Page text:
The Marc Steiner Show

Change We Cannot Quit On by Stavros Halkias

Here are some thoughts written late last night by CEM intern and UMBC student Stavros Halkias.  We’d like to encourage everyone to send in their post-election thoughts.  Post comments here, email us at, or call us on the air today between 5-6pm at 410-319-8888.

Voting for the first time in my life was legitimately exciting. From the moment I entered my polling place, which happened to be my elementary school, I was overcome with emotion. In the building where I first learned what the office of the president was, I would have a hand in choosing the next person to occupy that office. Even better, I was supporting a candidate I actually believed in and held incredible hopes for. My nerves and elation were held together by an overarching sense of purpose. I was part of a societal change, with my ballot serving as tangible proof. Why can’t I feel like this everyday? Why can’t every day be Election Day? 

Despite these feelings, as I walked out of that polling station I couldn’t help but wonder “What’s next?” Barack Obama had the kind of campaign and following that was unprecedented in this nation’s history. His campaign deposed Democratic royalty in the primaries, broke all kinds of fundraising records, and truly inspired vast numbers of people for the first time in decades. The sobering realization I came to was that campaigns and administrations are two very different things. Historically, the energy campaigns create largely dies after the immediate goal of election is met. We can’t allow that to happen this time. All the people who voted for Barack Obama on Tuesday, all the people that were part of the historic movement for change in our country, must challenge themselves further.  To borrow a few words from the President elect’s victory speech, “This victory alone is not the change we seek. It is only the chance for us to make that change. And that cannot happen if we go back to the way things were. It can’t happen without you, without a new spirit of service, a new spirit of sacrifice.”

So, don’t let things go back to the way they were before Barack came along. Don’t rely solely on his administration to make change. Let Barack Obama’s election be the beginning–not the end–of your efforts. Become more civically involved. Start helping your community in any way you can. Identify problems and work towards them yourself. Volunteer. Tutor at-risk youth. Protest injustice. Support more change-minded politicians. Study social change movements. Do something! Take the energy you put into the campaign and move it to your community, don’t let it go to waste. Don’t just get excited and wait for change– make change and make everyday Election Day.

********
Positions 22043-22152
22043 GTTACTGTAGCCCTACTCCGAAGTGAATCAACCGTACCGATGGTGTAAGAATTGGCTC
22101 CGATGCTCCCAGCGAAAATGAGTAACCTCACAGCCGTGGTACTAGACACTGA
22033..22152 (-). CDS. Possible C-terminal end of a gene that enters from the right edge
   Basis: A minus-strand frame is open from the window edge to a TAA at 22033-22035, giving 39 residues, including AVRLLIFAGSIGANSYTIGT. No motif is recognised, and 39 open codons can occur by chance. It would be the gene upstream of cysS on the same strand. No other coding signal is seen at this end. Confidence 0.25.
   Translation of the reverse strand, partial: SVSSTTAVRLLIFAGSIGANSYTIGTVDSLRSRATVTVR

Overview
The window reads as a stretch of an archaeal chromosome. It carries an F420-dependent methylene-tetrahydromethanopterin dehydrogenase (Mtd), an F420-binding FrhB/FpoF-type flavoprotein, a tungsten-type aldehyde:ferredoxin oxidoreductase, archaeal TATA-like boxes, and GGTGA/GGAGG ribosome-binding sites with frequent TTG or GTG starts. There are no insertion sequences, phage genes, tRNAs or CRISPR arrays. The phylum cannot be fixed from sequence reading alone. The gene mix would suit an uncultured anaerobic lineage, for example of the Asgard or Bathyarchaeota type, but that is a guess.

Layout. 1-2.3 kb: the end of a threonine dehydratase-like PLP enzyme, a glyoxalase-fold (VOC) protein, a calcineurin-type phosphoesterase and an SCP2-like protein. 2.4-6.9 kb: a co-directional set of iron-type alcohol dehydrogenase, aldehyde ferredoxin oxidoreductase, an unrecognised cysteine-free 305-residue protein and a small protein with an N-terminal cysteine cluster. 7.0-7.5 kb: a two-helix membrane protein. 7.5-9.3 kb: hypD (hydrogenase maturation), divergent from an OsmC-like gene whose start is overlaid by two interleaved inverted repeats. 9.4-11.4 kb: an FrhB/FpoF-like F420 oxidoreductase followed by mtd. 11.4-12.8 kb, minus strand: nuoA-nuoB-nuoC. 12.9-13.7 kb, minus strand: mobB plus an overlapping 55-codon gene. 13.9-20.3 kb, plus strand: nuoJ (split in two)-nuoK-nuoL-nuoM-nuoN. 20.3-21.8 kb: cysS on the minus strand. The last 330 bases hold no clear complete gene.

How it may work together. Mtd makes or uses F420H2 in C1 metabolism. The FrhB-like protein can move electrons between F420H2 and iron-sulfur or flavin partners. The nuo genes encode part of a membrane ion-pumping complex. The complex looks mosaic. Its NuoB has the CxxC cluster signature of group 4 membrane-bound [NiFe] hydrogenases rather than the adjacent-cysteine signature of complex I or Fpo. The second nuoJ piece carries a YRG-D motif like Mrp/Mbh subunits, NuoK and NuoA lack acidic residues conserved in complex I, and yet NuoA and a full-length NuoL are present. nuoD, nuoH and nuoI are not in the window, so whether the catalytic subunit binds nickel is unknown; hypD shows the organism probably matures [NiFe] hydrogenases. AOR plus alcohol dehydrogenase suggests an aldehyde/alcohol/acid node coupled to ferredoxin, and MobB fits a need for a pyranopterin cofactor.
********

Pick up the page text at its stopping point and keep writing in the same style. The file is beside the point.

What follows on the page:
-Stavros Halkias

Written by Marc Steiner

Marc Steiner

The Marc Steiner Show airs Monday thru Friday from 10AM to Noon on WEAA 88.9 FM. The show covers the topics that matter, engaging real voices, from Charm City to Cairo and beyond. Call us at 410.319.8888 or email us to participate live in the show, or share your comments on our site! Aren’t in Baltimore but want to listen? Stream the show live.


  1. Biggest voter turn out since women first got the right to vote 90 years ago! That is something to be proud of no matter what. We now know we have a voice, let’s use it!

  2. This is exactly how I’ve been feeling now that it’s post election. As much as I want to celebrate Obama’s history-in-the-making win, Obama will still be facing some hard times. And we need to face it with him. The hype generated from Obama’s campaign was beyond awesome. I have never felt such an incredible movement in my lifetime, yet I fear that it’s been dying down since we left the polls. The momentum needs to keep going from there or else I fear we’ll go back to our old ways of depending too much on government to fix our problems (and based on recent events, we know that we haven’t been too satisfied from doing that). That will basically go against what Obama and all of us have been campaigning for.

    We shouldn’t look at Obama as the solution, but inspiration for all of us to run up there to front with him in this movement of change. What we need to do is to keep stepping up and take more ownership in this country before we let government continue to make decisions for us without our active participation. Voting in this election has been a great start and most definitely not the end. Let’s keep it going, please.

  3. Obama should publish another book, this one to be a collection of his campaign speeches.

    I’ve spent much of today listening to C-SPAN Radio. Two things were of notable interest. One was a discussion hosted by the editors and reporters of the inside-the-campaigns issue.

    Chapter links are in the "Secrets…" banner.

    The other was a discussion by Brian Lamb and a historian-author comparing Abraham Lincoln and Barack Obama.


    A captain does not earn a reputation for greatness by driving a ship in a straight line in calm seas.

    Our community is in dire straits, and we need a great leader. We won’t know for a while if Obama is such a leader, but I think he is. I think history will judge that we were fortunate to have such a leader available at a time of great need, and that he agreed to take the job. I don’t intend this to be hyperbole.

    Rahm Emanuel said Barack is equivalent to the Jewish name Baruch, which means Blessed in Hebrew. I hope Obama is blessed, because if he is, we are.

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